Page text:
With each successive revelation since the FBI's search of former Republican President Donald Trump's Mar-a-Lago residence on August 8th, Trump and his surrogates have worked overtime to cast Trump as an innocent victim of government overreach.
And a new poll shows it isn't working very well at all.
A new poll by YouGov and The Economist magazine reveals that a majority aren't being swayed by Trumpworld's spin, and actually approve of the FBI's actions.
The poll was conducted between August 13 and August 16, well after news of the raid's focus on retrieving top-secret classified nuclear weapons documents had broken and after portions of the search warrant itself had been unsealed.
Asked if they approved of the Department of Justice's actions, 54% of respondents said yes. Just over one-third of respondents disapproved, with 36% saying no.
The poll pulled similar numbers when asking respondents if they approved of Trump taking the documents in the first place: 52% disapproved, while 30% thought Trump caching classified documents in his office safe was perfectly fine.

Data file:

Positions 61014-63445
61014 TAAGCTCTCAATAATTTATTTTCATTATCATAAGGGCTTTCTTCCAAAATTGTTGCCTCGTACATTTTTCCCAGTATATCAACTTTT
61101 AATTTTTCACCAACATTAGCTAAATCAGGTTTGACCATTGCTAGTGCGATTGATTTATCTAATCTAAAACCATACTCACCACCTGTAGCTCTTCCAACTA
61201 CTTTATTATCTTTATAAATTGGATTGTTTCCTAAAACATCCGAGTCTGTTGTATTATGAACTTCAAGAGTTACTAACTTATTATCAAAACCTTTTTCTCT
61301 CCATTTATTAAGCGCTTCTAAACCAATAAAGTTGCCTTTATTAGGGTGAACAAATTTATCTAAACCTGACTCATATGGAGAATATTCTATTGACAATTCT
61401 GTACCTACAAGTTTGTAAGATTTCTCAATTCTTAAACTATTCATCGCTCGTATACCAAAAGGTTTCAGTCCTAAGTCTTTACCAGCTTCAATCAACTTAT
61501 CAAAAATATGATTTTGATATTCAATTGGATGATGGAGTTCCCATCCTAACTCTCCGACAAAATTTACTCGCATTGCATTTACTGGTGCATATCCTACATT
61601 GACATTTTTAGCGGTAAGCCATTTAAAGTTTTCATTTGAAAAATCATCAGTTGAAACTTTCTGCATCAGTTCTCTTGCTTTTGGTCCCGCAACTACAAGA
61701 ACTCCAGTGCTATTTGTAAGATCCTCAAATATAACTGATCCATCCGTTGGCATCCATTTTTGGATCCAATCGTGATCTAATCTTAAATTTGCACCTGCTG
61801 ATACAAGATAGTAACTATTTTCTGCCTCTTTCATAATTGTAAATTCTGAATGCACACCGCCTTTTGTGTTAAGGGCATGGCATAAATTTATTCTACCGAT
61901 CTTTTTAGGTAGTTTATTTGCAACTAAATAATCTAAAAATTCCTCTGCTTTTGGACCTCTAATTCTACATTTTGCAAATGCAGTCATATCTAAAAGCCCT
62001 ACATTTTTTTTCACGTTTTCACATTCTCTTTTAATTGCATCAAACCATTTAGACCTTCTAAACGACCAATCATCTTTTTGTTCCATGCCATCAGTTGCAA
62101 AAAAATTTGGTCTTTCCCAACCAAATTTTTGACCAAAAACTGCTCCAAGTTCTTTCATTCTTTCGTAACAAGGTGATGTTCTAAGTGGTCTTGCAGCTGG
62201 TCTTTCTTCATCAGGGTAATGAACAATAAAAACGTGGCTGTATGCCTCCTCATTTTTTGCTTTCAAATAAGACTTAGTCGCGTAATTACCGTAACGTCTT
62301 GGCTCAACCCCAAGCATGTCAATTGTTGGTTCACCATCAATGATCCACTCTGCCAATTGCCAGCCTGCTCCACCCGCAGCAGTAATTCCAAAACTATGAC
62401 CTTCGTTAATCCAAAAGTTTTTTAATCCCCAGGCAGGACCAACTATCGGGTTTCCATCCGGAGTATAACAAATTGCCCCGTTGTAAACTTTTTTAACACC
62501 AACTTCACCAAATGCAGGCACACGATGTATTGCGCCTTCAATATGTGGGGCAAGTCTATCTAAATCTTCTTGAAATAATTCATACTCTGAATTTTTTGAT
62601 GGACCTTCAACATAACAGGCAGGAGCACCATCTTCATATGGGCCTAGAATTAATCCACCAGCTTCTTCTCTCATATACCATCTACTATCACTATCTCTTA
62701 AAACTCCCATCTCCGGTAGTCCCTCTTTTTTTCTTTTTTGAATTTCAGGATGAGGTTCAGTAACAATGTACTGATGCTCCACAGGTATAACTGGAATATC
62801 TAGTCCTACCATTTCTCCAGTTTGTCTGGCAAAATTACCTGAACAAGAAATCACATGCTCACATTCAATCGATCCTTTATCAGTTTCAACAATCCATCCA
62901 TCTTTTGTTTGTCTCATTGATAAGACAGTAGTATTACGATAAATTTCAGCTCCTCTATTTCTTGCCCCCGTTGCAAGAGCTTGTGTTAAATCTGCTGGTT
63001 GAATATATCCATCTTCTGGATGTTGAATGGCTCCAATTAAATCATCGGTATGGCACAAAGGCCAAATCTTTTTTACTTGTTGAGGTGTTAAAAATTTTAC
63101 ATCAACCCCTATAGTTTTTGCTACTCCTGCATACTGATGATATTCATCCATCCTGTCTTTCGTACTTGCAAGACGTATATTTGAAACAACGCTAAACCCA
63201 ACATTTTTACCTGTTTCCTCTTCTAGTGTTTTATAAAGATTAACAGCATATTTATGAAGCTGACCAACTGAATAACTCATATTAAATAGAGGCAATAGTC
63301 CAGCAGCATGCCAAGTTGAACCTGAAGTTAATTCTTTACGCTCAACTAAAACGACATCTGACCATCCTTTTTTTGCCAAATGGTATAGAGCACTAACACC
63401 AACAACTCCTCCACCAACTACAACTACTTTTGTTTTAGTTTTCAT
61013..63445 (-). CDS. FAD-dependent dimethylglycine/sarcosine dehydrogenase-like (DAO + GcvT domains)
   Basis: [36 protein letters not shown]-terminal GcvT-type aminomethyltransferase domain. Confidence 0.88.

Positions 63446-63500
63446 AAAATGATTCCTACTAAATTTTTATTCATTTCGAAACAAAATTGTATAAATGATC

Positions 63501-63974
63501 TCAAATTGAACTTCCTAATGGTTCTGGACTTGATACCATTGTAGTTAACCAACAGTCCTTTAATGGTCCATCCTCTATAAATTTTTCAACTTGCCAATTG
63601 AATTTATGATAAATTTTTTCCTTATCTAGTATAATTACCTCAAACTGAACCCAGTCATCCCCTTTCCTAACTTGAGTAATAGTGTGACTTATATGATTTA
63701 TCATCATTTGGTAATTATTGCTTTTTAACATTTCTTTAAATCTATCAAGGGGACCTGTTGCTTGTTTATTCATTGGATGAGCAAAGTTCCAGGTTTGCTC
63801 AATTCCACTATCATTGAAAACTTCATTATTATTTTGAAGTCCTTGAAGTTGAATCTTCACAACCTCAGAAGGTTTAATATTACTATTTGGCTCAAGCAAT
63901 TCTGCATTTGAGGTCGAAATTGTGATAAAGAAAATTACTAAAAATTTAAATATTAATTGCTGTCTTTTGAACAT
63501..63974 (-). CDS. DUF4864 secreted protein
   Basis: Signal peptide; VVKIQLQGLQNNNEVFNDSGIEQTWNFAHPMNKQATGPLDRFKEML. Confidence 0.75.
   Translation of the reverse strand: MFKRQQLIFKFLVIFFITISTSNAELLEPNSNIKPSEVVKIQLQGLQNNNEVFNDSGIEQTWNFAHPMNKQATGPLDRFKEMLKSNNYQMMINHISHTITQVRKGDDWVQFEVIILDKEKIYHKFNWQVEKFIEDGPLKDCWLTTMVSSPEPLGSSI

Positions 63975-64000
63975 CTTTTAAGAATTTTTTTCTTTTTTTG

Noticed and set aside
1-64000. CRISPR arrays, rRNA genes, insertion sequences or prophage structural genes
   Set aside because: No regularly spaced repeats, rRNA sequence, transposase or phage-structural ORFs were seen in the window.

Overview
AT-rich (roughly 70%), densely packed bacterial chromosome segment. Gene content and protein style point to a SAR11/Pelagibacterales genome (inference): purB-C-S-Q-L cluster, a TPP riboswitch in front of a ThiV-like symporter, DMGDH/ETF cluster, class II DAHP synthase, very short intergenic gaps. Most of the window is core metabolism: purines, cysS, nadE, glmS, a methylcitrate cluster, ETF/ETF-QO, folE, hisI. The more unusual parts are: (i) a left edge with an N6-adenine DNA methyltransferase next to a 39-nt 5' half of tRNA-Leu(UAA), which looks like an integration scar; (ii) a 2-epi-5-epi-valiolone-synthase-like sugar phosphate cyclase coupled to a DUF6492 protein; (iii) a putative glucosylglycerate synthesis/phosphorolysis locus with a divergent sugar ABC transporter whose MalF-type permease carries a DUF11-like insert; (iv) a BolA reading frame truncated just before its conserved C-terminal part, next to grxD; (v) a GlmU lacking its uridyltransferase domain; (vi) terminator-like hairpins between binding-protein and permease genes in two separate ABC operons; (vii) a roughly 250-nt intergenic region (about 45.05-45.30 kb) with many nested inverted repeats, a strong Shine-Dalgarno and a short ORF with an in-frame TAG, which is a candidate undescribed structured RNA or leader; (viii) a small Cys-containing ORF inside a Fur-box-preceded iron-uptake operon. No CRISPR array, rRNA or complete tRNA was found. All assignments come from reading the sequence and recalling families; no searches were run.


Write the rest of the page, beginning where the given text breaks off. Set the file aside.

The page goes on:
But when the questions were asked specifically about the top-secret nuclear weapons documents the FBI was focused on finding, the numbers changed substantively, with 57% disapproving.
And among actual Trump voters, the question proved divisive: 35% said they approve and 36% disapproved. Another 19% were unsure of their feelings. Perhaps they're still waiting for instructions on how to think from their dear leader.
The poll is an improvement on the most recent poll taken in the days immediately after the search, which showed 49% of Americans agreed with the FBI's actions--more evidence that Trump and Republicans' continued spinefforts aren't landing.
On Twitter, the poll numbers left many people cheering, while others pointed out how out of step the GOP seems to be with the American people on this issue.
Trump and his cohorts in politics and media have tried a laundry list of justifications for his cache of documents, most of which are fully out of touch with reality, including the claim that Trump had a "standing order" to declassify any documents he took from the White House, or that a President removing documents automatically declassifies them.
That is emphatically not a thing, nor are his other defenses, and it seems voters are mostly not falling for the former President's antics this time around.